Who Is This For?

Medicaid rules specific to your state are regularly updated. When determining your eligibility, your Medicaid caseworker will consider, among other things, your “countable assets” (typically, anything that could potentially be used to pay for medical care, including savings, stocks, automobiles beyond one car, etc.), income (both “earned income” such as wages and “unearned income” such as a Medicaid Annuity and pensions), and your “medical qualifications” (for example, if using funds for a nursing home, you must be either disabled, blind, or over 65 and requiring nursing home services). The caseworker will determine the penalty period for transferred assets by using your state’s “penalty divisor,” which is based on the average private pay cost of nursing home care in your state (updated periodically). All assets transferred (e.g., gifts) during the “lookback period” (the 5 years prior to Medicaid application) are subject to a penalty period. Additionally, some states have a “too much income” provision, which means that if total monthly income is too high, the penalty period from gifts given will begin not at the time of the gift, but after the income has been reduced to within the “too much income” threshold, resulting in a significant delay in Medicaid eligibility. Your Medicaid expert and annuity insurance agent will be aware of the relevant rules and caveats.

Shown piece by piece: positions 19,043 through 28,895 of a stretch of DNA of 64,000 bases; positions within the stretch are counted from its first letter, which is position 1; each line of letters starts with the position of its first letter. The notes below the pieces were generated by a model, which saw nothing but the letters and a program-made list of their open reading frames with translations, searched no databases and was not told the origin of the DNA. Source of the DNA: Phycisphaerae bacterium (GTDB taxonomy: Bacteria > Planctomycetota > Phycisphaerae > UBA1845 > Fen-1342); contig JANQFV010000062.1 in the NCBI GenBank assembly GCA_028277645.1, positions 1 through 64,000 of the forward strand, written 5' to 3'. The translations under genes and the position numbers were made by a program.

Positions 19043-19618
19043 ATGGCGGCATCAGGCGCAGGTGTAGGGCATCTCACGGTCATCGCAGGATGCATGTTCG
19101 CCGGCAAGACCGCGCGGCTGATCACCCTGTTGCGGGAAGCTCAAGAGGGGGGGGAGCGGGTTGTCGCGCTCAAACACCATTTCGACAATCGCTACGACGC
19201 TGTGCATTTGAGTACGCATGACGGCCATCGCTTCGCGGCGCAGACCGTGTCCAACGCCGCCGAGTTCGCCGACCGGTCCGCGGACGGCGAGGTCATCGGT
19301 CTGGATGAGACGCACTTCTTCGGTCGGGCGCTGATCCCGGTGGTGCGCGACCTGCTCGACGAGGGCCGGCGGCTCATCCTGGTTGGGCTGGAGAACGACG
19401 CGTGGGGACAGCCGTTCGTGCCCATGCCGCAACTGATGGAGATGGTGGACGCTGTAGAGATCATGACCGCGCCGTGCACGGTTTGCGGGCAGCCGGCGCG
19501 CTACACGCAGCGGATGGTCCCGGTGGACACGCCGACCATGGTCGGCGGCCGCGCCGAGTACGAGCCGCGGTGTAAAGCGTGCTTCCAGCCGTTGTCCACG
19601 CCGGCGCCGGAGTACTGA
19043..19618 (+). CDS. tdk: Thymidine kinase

Which States is Modern Half-a-Loaf a viable option?

The Modern Half-a-Loaf strategy described above works in most states. Oregon, Washington, New York and North Dakota are the only states where a Medicaid application cannot use a short-term annuity, which makes this strategy not possible. In New York State, however, the Modern Half-a-Loaf strategy is possible by using a Promissory Note.

How do I employ the Modern Half-a-Loaf strategy?